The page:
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4 things to watch in Bears-Giants game


The Bears will look to improve to 2-0 for the first time since 2013 when they host the New York Giants (0-1) Sunday in their home opener at Soldier Field. Here are four storylines to watch in the game:

(1) Will quarterback Mitchell Trubisky and the Bears offense pick up where they left off in the fourth quarter last Sunday in Detroit?

The Bears erased a 23-6 deficit entering the final period in last weekend's season opener against the Lions, rallying for an improbable 27-23 win as Trubisky threw three touchdown passes in the final 13:39. His passer rating was 143.3 in the fourth quarter, but just 65.1 through the first three periods as the offense mustered only a pair of field goals.

The objective for the Bears offense Sunday against the Giants is to perform at a high level for all 60 minutes.

"That's the consistency part that we're trying to evaluate right now, and that's what, sometimes, can make it hard," said coach Matt Nagy. "There can be times throughout the first three quarters where it can be frustrating for all of us, everybody on the sideline. But then you get to that fourth quarter and you see how great it can be and how exciting it can be.

"The biggest thing that we're trying to do right now, we're discussing as an offense in general, is really being able to have that consistency [in quarters] one through four with more good than bad, protect the football, get first downs, and then when you get those first downs, now turn them into touchdowns. We don't get too high about the fourth quarter and we don't get too low about the first three. We want to put a complete game together here this weekend."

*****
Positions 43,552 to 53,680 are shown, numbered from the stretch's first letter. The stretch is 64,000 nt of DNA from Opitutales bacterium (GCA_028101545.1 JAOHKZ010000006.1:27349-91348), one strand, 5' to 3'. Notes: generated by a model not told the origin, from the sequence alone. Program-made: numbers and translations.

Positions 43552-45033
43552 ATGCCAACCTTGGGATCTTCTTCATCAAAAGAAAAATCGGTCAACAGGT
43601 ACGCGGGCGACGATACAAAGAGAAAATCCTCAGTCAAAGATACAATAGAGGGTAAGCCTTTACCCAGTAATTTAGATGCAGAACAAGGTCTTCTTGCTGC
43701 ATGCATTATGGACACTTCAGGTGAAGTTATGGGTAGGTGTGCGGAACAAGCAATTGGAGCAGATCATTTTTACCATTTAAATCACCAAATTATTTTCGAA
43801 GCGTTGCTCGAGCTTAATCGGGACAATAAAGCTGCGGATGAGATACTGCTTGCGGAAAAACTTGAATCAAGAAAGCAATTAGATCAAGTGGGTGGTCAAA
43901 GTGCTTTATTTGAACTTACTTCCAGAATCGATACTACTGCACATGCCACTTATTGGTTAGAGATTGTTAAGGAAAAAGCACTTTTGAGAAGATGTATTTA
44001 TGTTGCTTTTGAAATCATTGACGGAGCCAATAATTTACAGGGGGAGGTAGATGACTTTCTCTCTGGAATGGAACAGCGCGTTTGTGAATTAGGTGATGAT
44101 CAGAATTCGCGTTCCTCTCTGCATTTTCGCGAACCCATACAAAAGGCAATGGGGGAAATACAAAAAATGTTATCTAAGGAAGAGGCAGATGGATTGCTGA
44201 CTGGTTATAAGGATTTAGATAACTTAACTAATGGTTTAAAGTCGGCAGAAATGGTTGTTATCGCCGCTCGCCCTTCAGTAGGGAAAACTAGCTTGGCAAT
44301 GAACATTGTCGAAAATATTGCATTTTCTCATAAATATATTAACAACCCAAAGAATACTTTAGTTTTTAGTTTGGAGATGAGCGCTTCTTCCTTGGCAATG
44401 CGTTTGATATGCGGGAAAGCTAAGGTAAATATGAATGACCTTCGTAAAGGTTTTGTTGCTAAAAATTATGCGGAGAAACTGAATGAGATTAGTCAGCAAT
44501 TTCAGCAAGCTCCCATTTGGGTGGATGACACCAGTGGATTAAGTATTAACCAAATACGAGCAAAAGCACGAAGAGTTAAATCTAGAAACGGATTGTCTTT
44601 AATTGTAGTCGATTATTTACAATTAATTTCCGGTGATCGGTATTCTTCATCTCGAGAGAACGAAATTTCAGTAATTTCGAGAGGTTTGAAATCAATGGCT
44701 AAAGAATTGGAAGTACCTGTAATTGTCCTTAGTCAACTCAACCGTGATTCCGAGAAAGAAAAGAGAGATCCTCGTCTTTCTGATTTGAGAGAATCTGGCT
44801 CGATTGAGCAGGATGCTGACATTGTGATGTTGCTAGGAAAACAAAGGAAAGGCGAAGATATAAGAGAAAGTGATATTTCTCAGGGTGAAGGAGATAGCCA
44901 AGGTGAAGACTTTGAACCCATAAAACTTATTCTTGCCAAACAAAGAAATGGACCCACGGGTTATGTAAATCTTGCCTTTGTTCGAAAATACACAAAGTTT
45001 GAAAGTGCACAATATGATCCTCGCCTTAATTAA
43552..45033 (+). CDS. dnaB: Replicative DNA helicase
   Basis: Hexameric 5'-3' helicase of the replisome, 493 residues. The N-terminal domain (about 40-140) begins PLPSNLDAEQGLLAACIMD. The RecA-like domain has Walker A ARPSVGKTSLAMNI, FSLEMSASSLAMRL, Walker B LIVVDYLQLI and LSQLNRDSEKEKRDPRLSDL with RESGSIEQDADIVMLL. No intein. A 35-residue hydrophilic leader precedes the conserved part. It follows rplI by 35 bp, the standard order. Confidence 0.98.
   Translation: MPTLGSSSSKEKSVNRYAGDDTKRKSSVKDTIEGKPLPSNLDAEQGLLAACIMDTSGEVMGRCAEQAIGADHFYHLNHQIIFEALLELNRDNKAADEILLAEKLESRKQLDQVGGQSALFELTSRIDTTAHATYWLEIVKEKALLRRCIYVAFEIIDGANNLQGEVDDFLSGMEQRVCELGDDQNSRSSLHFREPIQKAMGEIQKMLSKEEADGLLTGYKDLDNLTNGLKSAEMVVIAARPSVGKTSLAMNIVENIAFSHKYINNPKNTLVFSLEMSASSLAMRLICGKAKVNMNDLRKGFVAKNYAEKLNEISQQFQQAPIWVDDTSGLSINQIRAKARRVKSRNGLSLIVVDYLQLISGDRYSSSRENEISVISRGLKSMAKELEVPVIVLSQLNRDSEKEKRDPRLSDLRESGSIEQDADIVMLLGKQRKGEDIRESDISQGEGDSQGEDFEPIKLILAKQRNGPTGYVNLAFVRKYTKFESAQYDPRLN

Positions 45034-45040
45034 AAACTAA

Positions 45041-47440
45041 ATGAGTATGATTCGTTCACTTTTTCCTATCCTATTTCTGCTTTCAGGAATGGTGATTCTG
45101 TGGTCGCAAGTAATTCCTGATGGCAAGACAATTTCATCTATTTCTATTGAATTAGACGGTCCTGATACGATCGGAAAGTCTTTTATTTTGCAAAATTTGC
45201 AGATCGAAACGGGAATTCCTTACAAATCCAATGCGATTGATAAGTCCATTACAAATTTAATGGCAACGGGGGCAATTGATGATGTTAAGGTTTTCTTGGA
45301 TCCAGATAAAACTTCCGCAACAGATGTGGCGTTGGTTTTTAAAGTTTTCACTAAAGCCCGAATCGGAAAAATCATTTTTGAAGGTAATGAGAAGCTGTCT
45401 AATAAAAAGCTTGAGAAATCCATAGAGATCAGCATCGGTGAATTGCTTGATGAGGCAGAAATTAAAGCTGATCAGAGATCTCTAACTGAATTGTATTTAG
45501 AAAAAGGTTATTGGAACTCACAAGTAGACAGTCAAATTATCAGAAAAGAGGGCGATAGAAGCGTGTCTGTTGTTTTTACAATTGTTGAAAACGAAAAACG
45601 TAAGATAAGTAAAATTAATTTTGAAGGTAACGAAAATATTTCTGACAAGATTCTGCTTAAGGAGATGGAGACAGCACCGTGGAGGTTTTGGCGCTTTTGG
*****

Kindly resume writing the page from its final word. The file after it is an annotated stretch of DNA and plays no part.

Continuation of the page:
(2) Will the Bears defense rebound after performing below expectations last Sunday against the Lions?

What was expected to be one of the NFL's top defenses this season struggled at times in the season opener. The unit allowed two touchdowns and one field goal on three possessions spanning the second and third quarters, enabling the Lions to score 17 unanswered points.

The Bears permitted 426 total yards, their most in a season opener since 1965. Quarterback Matthew Stafford passed for 297 yards and future Hall of Fame running back Adrian Peterson rushed for 93 yards on 14 carries.

The Bears were fortunate to escape with a victory. It came after Lions rookie running back D'Andre Swift dropped a potential game-winning touchdown pass with just :06 remaining.

"I don't think you'd find anybody on the defensive side—coaches or players—who would say, 'Hey, we're OK,' because we weren't good," said defensive coordinator Chuck Pagano. "I have to do a better job preparing these guys. I have to do a better job of coaching. And then we have to execute better. That's just how it is. We didn't do our job. We didn't play well in certain situations and particularly in the run game. We pride ourselves on stopping the run. So we have to be better there."

(3) Will the Bears rushing attack be as efficient as it was in Detroit?